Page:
“Content curation” is all the rage. The currently popular practice of link aggregation, if we go strictly by definition, some will argue that it’s not curation. Traditional curators have some archival or preservative character to their work, while this fad is more about sharing information with like-minded people in the face of the huge glut of possible sources (and their output) all over the internet. In other words, so-called content curation is a way to attract people with interests that match the stuff that’s being shared by the editor or “curator”. (Of course, the “stuff” can be from lots of sources other than the curator. Or not.)
Wow! That was way to heady. Let’s try this again…
Collections of links
The point is that it’s fun to collect links and share them — probably on social media or your blog, but the sky’s the limit. It’s a great way to connect with people who have similar interests. (I know that’s one of the ways that I’ve enjoyed using curation. I’ve met such great folks! Yeah, like you, for example.) This is one of the things that makes curation an awesome resource for artists and musicians: you can attract people who are interested in either collaboration, buying your product, or both. In my opinion, the answer to the headline is “yes” for musicians and other artists: you do need a curation tool to help you have this presence and to save you time with the process.
There are way too many sources of information (social media, blogs, news sites, publishers, entrepreneurs, etc.) for any one person to deal with, but there are plenty of people who want to share it with you. Trouble is, who has time to go through all this stuff? Nobody. That’s where curation tools come into play. The point of them is to make it easier to pull the links together.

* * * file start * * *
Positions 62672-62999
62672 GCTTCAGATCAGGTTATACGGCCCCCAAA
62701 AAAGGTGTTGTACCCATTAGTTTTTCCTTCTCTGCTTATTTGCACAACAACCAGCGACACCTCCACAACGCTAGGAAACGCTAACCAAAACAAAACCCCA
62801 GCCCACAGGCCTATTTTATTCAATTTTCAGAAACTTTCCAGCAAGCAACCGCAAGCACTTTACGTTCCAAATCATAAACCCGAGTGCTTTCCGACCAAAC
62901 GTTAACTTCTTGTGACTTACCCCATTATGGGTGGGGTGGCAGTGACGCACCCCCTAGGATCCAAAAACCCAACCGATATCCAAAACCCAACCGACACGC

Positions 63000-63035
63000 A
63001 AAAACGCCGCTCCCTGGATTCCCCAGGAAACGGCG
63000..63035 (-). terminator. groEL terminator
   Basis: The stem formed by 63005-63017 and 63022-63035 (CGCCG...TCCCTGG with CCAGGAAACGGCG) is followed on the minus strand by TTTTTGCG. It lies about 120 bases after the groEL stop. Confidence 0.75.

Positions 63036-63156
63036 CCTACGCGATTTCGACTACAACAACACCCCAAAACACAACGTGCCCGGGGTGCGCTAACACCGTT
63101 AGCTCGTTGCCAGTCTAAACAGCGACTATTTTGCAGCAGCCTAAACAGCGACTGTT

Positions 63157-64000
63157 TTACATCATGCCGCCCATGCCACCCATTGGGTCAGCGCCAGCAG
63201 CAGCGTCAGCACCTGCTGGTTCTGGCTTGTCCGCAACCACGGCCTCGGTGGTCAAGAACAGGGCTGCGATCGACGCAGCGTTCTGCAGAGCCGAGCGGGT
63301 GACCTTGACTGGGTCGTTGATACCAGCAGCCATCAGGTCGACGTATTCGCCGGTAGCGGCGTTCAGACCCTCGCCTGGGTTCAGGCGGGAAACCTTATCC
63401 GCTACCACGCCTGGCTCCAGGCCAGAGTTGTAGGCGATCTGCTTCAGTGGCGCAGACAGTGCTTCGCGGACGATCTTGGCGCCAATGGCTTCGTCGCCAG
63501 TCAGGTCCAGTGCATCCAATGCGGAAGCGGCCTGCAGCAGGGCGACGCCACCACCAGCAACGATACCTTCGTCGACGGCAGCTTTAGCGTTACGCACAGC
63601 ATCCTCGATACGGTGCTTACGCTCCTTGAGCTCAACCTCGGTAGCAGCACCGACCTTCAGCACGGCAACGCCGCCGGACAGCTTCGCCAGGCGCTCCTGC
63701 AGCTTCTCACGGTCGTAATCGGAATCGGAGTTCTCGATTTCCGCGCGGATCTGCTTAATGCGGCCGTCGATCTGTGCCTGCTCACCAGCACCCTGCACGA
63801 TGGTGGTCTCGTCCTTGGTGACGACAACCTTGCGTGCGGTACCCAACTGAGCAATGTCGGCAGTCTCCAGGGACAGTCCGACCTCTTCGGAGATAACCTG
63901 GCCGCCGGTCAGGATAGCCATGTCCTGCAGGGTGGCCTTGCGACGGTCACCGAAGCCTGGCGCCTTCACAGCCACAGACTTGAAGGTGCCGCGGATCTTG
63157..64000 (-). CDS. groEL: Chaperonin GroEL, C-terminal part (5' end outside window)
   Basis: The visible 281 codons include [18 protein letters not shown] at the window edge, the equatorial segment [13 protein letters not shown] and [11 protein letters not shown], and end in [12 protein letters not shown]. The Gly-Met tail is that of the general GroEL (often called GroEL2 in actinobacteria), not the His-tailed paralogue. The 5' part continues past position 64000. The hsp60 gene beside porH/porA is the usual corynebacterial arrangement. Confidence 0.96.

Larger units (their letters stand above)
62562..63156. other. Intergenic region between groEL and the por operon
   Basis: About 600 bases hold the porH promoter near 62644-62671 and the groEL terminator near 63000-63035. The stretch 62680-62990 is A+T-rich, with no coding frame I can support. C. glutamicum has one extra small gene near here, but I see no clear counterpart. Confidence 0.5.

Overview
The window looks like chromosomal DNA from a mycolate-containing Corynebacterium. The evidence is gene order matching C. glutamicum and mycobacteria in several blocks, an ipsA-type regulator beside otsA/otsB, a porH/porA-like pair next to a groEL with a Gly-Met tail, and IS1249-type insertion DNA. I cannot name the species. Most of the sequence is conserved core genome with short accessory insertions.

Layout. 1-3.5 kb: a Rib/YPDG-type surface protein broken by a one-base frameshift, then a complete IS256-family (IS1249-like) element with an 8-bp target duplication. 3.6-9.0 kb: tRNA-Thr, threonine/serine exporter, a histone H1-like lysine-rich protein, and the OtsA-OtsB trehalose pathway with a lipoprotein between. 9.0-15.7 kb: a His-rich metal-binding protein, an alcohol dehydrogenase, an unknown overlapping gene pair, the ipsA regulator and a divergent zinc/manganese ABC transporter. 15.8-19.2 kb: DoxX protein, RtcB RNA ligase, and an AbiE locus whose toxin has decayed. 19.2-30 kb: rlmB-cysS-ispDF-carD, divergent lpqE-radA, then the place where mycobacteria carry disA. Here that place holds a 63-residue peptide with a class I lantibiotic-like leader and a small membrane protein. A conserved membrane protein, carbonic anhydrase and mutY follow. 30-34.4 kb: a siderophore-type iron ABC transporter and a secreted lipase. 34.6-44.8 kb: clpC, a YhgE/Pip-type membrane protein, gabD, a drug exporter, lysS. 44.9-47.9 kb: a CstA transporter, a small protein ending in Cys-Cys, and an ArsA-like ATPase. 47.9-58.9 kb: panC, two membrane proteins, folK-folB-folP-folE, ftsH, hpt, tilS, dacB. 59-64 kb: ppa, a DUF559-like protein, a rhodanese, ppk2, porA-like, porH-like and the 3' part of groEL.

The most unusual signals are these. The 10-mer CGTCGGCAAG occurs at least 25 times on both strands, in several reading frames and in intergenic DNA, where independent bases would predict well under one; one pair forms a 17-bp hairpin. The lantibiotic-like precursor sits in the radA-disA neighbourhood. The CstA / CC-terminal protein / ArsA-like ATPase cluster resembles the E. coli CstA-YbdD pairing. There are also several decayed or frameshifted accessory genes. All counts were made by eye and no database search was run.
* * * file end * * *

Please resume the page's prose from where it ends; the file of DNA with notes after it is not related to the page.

Curation Tools That I Like (or not)
I’ve messed around with a few curation tools. Here’s an infographic run-down on some that I do or don’t like. (Below the infographic are pointers to other posts about two other tools: Storify and Flipboard.) I’ve included ScoopIt!, Pinterest, Twylah, RebelMouse, and Paper.li.
I recommend that you check out RebelMouse if you haven’t already. This slick tool pulls in the links that you’re already feeding to your social media presence (Twitter, FaceBook, Instagram, Flickr, LinkedIn, and Google Plus), so you don’t have to “curate” twice.
Here’s a live sample of the one for muz4now:
If you came here looking for Storify, please visit my friend Tracy Ready’s blog. Another content curation tool growing in popularity is Flipboard. Start with this post and infographic. Whatever you do: enjoy yourself and lean towards creating community with these tools. And please tell your experiences, corrections and questions below in the comments!